Corwin H. "Corky" Meyer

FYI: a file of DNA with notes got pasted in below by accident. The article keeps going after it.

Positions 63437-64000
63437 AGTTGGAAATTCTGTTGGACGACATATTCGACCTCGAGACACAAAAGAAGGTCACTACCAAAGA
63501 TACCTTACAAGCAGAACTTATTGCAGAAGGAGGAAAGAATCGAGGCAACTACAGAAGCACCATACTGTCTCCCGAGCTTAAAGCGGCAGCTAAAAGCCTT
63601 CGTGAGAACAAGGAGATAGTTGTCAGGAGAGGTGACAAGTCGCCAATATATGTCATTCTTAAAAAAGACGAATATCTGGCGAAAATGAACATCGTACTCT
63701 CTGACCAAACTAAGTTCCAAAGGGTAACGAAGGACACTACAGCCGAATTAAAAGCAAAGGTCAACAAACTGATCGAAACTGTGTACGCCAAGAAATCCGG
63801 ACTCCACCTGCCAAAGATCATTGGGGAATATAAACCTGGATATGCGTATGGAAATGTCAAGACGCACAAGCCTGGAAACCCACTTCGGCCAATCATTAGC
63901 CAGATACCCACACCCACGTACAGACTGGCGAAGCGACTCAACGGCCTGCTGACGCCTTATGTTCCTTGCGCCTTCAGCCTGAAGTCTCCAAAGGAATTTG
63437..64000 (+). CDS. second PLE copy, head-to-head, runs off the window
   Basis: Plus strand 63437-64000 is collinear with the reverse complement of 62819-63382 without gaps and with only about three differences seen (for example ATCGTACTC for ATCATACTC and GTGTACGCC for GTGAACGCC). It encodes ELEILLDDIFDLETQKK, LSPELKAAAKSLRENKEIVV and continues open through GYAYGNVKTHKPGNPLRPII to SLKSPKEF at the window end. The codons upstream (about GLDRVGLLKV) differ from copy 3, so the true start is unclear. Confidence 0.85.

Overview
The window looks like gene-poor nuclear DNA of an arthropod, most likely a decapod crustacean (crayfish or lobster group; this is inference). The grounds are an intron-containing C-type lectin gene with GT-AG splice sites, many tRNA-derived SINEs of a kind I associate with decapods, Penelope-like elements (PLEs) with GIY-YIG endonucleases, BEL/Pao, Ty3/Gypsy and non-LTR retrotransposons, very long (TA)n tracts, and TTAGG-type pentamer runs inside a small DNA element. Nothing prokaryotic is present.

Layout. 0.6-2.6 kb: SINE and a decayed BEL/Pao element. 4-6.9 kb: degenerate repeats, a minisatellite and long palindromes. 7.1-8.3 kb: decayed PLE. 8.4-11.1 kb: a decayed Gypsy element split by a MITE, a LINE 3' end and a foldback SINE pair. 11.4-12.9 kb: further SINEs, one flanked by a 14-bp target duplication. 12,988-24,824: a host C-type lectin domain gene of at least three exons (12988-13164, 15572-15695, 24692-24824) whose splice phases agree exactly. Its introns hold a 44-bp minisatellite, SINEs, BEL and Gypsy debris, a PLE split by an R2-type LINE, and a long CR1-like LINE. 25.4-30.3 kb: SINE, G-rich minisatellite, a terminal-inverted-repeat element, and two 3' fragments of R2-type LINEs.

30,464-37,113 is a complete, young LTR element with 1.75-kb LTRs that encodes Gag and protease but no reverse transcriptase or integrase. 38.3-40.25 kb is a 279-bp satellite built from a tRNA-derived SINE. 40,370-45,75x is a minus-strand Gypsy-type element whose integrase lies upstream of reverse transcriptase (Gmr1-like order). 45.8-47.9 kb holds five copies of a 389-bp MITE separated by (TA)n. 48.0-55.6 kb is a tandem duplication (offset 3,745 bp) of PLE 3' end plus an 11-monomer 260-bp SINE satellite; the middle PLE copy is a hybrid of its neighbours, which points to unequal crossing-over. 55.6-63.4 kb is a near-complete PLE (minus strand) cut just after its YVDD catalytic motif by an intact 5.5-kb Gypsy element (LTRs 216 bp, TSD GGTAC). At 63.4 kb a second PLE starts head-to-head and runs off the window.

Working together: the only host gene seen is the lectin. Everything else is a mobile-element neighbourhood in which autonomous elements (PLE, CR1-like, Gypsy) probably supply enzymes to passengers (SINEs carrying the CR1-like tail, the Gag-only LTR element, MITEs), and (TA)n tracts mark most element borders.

Corky Meyer was born May 14, 1920 in Springfield, Illinois. He attended the University of Illinois and the Massachusetts Institute of Technology. Meyer received his flight training, including commercial, instructor, instrument and multi-engine ratings, from the Civilian Pilot Training Program in 1940-1942. After serving as a trainee for Pan American Airways, Corky Meyer joined the Grumman Aircraft Engineering Corporation in 1942 with 423 flying hours as an experimental test pilot. Although he landed "wheels up" at the end of his first test flight, by 1944, he had risen to Senior Engineering Test Pilot. He was the company's project pilot for the Hellcat, Tigercat, Bearcat, Panther, Jaguar, Tiger and the Mach II Super Tiger. He flew all of the high-performance aircraft made throughout the world in the 1940s, including the famed Japanese Zero. Corwin "Corky" H. Meyer tested and evaluated more than 125 different types of military and commercial jet and piston-engine aircraft during a 36-year career with Grumman Corporation. He was at Edwards Air Force Base from 1952-1956 as the head of all Grumman flight operations. He tested Grumman's first jet airplane, the XF9F-2 Panther in 1947 and in 1954 became the first civilian pilot to qualify aboard an aircraft carrier with jet airplanes. He also performed the first flights in the Avenger, Guardian, Panther, Jaguar, Tiger and the Mach II Super Tiger. A founding member of the Society of Experimental Test Pilots, Meyer was honored with its James H. Doolittle Award in 1971. He was the 23rd man since 1911 to have been named an Honorary Naval Aviator and has been inducted into the Naval Carrier Test Pilots' Hall of Honor, the Wright Stuff Association - Wright Field World War II Test Pilots' Association, the Early and Pioneer Naval Aviators Association of Golden Eagles and the Aerospace Walk of Honor. Corky Meyer lives in Ocala, Florida. He has one daughter and two sons, both of whom he taught to fly. Looking back, Corky Meyer has no regrets, He said, "If I could go back to age 17 and do it all over again exactly as my life has happened, I would jump at the chance."